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Collapse in Venezuela

Venezuela protest
Collapse in Venezuela SMALL PROMO IMAGE

“I can’t be standing in line for five hours to buy a carton of milk. This isn’t about what political party you support. We’re in a crisis and we need change.”

—Edwin Reverol, Venezuelan citizen, January 14, 2015

2.1 The Issue 

Home to more than twenty-eight million people, Venezuela has played an important role in South America and the global economy. This role is largely driven by its energy wealth, which is powered by the world’s largest known oil reserves. Venezuela also presents a significant challenge to the United States. Over the decades, Venezuela’s politics have become increasingly anti-American, first under Hugo Chávez, a leftist leader who governed Venezuela from 1998 until his death in 2013, and then under his successor, Nicolás Maduro.

Under Chávez, the Venezuelan government enjoyed years of domestic approval, in part because of its extensive spending on social programs made possible by high oil prices. But Chávez’s economic policies—such as increasing market intervention and mismanagement of the state-owned energy company—spurred inflation and led to declines in investment and production in the non-oil sectors of the economy.

The Venezuelan government lost political support after Maduro, Chávez’s longtime deputy, took over as president in 2013. Maduro’s administration repeatedly responded to challenges by cracking down on dissent. It arrested opposition leaders and accused the United States of meddling in its domestic affairs. In 2014, the plummeting price of oil, which is the country’s only major export, drove Venezuela’s economy into further crisis. Meanwhile, crime escalated in many forms that continue today. In urban areas, including the capital Caracas, kidnappings, murder, and robbery plague both affluent and poor neighborhoods. The United States has also confirmed that terrorist organizations such as the National Liberation Army (ELN) use the rural Venezuela-Colombia border as a haven and drug trafficking corridor.

In January 2019, Maduro was sworn in for a second presidential term after an election marred by widespread criticism of vote-rigging and efforts to repress opposition. Juan Guaidó, the president of Venezuela’s National Assembly, declared the Maduro government illegitimate and proclaimed that, under Venezuelan law, he would assume the interim presidency until elections could be held. Although the United States and nearly sixty other countries initially recognized Guaidó as interim president, he has lost considerable support internationally and been unable to dislodge Maduro from power. Meanwhile, Maduro has consolidated more political control over the country, and conditions in Venezuela continue to decline.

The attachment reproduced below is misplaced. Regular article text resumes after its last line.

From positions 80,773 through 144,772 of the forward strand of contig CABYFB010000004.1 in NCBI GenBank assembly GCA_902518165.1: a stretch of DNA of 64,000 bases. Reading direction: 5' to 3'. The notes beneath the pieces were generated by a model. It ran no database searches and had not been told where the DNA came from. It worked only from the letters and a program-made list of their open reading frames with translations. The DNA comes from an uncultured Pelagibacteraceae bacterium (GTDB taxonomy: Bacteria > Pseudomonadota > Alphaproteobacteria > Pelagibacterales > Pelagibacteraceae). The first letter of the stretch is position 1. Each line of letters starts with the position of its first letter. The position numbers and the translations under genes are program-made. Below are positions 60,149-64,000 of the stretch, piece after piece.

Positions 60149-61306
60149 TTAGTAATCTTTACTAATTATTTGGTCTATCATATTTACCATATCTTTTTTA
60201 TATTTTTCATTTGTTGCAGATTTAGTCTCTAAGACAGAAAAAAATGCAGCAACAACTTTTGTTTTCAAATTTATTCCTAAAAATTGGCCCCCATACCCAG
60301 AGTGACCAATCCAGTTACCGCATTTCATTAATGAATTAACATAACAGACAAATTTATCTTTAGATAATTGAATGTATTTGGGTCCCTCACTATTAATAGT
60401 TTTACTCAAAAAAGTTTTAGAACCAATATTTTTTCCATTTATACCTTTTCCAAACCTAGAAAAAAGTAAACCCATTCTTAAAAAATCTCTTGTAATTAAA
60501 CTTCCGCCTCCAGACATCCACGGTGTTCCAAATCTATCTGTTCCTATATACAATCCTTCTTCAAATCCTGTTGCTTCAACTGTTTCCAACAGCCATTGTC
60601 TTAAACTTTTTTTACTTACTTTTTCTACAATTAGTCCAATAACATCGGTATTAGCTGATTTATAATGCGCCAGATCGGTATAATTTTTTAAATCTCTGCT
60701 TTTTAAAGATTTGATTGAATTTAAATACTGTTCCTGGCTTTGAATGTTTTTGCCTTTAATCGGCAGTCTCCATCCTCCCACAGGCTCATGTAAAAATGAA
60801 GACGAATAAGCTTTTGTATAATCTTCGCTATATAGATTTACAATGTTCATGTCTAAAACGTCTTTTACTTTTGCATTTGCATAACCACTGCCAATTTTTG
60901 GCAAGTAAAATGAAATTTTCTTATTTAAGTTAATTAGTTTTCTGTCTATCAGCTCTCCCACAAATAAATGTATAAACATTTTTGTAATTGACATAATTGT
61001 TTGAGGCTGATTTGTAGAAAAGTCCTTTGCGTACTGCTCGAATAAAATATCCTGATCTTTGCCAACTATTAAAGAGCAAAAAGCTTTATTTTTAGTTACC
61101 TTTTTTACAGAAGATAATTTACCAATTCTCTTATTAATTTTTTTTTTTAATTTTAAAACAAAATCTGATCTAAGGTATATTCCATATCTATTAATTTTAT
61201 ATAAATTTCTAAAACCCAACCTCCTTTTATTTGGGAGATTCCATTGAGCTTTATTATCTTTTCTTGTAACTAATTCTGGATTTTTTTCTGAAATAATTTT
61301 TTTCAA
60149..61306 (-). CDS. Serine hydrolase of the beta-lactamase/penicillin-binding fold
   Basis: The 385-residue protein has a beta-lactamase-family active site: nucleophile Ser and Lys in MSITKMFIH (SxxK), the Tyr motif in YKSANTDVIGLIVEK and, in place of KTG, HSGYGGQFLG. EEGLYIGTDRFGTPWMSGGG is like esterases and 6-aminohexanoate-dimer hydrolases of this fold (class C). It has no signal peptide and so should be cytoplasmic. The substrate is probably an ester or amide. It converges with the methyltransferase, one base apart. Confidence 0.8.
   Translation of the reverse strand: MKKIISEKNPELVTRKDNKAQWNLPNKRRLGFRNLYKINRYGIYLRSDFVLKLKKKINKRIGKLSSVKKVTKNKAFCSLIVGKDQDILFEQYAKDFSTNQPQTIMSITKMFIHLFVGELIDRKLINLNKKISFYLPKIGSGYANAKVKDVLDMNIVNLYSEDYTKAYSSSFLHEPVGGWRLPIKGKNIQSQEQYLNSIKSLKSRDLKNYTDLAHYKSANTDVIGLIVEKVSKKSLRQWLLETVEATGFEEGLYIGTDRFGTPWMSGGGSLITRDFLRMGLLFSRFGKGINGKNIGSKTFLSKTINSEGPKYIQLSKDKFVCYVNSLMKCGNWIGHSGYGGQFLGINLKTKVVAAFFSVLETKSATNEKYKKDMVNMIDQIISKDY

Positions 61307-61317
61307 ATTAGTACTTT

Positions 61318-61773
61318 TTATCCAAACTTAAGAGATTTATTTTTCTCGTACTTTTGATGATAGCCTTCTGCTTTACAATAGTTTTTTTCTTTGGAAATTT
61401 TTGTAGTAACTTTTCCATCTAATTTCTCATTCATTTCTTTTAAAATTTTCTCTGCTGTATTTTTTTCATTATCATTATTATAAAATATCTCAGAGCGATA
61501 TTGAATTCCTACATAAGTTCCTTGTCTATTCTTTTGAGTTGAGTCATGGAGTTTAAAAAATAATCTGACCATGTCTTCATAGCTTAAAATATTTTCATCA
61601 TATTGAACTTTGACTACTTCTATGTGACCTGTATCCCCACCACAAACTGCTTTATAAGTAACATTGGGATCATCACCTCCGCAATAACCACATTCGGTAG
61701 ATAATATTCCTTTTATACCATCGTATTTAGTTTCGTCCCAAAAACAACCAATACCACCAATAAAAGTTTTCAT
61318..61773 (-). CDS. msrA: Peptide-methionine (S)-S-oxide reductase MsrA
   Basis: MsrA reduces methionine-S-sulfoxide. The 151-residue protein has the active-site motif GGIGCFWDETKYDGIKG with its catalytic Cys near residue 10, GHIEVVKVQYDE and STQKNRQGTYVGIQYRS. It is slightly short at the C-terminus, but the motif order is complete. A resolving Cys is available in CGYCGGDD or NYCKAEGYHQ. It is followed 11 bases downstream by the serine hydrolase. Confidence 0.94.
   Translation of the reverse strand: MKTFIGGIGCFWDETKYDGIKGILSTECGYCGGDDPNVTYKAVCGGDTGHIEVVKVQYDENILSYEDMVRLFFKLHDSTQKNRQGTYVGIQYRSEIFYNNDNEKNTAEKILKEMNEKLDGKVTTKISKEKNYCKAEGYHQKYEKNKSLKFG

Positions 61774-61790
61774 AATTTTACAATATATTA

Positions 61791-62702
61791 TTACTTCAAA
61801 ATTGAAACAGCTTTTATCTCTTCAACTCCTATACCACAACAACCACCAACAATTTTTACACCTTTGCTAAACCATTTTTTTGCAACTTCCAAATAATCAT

Decision Point

NSC Meeting


Venezuela’s government recently announced it was unable to make payments on certain foreign loans and was defaulting on them, triggering an economic collapse. With their money suddenly worthless and food and basic necessities in short supply, protesters and factions of the Venezuelan military, backed by disaffected cabinet members, stormed the Venezuelan government, prompting President Nicolás Maduro to flee the country.

Juan Guaidó maintains his claim to the presidency and retains broad recognition by important international supporters—including the United States. However, he lacks critical support from the public and military. With Guaidó lacking the support needed to consolidate power, two members of Maduro’s party have since also claimed the presidency, but neither has been able to establish control. Meanwhile, protests continue, and factions of the military have abandoned the government. The country’s borders and coasts are increasingly unpatrolled, and activity by drug traffickers and insurgent groups in those areas has reportedly increased.

The disorder in Venezuela poses economic, political, and security challenges to the United States. But it also offers potential opportunities. The National Security Council (NSC) will need to recommend a course of action to the president. This entails considering how to prioritize and pursue the U.S. interests at stake, including economic stabilization, regional security, a stable global oil market, protection of human rights, and restoration of democratic governance and the rule of law.

Creative Commons. Some rights reserved.GO TO SECTION 3.1

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